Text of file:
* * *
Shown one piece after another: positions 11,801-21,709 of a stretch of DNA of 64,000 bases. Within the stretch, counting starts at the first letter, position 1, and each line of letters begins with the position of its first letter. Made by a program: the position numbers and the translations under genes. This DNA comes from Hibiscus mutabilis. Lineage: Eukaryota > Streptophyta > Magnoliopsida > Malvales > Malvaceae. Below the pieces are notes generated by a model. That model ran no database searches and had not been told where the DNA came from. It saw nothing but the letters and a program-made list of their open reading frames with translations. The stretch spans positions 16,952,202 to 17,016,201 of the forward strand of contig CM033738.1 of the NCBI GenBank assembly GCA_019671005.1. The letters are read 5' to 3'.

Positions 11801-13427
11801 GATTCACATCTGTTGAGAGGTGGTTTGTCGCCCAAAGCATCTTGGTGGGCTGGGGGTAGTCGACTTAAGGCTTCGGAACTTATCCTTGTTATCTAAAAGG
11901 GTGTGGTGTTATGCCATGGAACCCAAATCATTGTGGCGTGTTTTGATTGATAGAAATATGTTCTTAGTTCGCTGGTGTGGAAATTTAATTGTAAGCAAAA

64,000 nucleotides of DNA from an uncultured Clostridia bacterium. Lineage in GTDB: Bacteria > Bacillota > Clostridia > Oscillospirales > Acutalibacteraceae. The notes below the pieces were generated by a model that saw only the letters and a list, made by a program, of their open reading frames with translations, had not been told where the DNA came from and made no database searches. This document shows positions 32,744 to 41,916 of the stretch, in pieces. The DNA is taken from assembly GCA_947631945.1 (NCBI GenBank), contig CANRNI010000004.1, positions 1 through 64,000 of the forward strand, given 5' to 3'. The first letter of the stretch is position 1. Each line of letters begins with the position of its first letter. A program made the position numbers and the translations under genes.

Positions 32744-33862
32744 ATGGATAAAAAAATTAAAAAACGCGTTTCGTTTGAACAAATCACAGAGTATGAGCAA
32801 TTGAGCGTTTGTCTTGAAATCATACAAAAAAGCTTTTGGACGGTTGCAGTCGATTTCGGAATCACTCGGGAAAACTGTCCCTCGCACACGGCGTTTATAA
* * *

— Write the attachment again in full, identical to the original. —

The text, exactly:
Shown one piece after another: positions 11,801-21,709 of a stretch of DNA of 64,000 bases. Within the stretch, counting starts at the first letter, position 1, and each line of letters begins with the position of its first letter. Made by a program: the position numbers and the translations under genes. This DNA comes from Hibiscus mutabilis. Lineage: Eukaryota > Streptophyta > Magnoliopsida > Malvales > Malvaceae. Below the pieces are notes generated by a model. That model ran no database searches and had not been told where the DNA came from. It saw nothing but the letters and a program-made list of their open reading frames with translations. The stretch spans positions 16,952,202 to 17,016,201 of the forward strand of contig CM033738.1 of the NCBI GenBank assembly GCA_019671005.1. The letters are read 5' to 3'.

Positions 11801-13427
11801 GATTCACATCTGTTGAGAGGTGGTTTGTCGCCCAAAGCATCTTGGTGGGCTGGGGGTAGTCGACTTAAGGCTTCGGAACTTATCCTTGTTATCTAAAAGG
11901 GTGTGGTGTTATGCCATGGAACCCAAATCATTGTGGCGTGTTTTGATTGATAGAAATATGTTCTTAGTTCGCTGGTGTGGAAATTTAATTGTAAGCAAAA

64,000 nucleotides of DNA from an uncultured Clostridia bacterium. Lineage in GTDB: Bacteria > Bacillota > Clostridia > Oscillospirales > Acutalibacteraceae. The notes below the pieces were generated by a model that saw only the letters and a list, made by a program, of their open reading frames with translations, had not been told where the DNA came from and made no database searches. This document shows positions 32,744 to 41,916 of the stretch, in pieces. The DNA is taken from assembly GCA_947631945.1 (NCBI GenBank), contig CANRNI010000004.1, positions 1 through 64,000 of the forward strand, given 5' to 3'. The first letter of the stretch is position 1. Each line of letters begins with the position of its first letter. A program made the position numbers and the translations under genes.

Positions 32744-33862
32744 ATGGATAAAAAAATTAAAAAACGCGTTTCGTTTGAACAAATCACAGAGTATGAGCAA
32801 TTGAGCGTTTGTCTTGAAATCATACAAAAAAGCTTTTGGACGGTTGCAGTCGATTTCGGAATCACTCGGGAAAACTGTCCCTCGCACACGGCGTTTATAA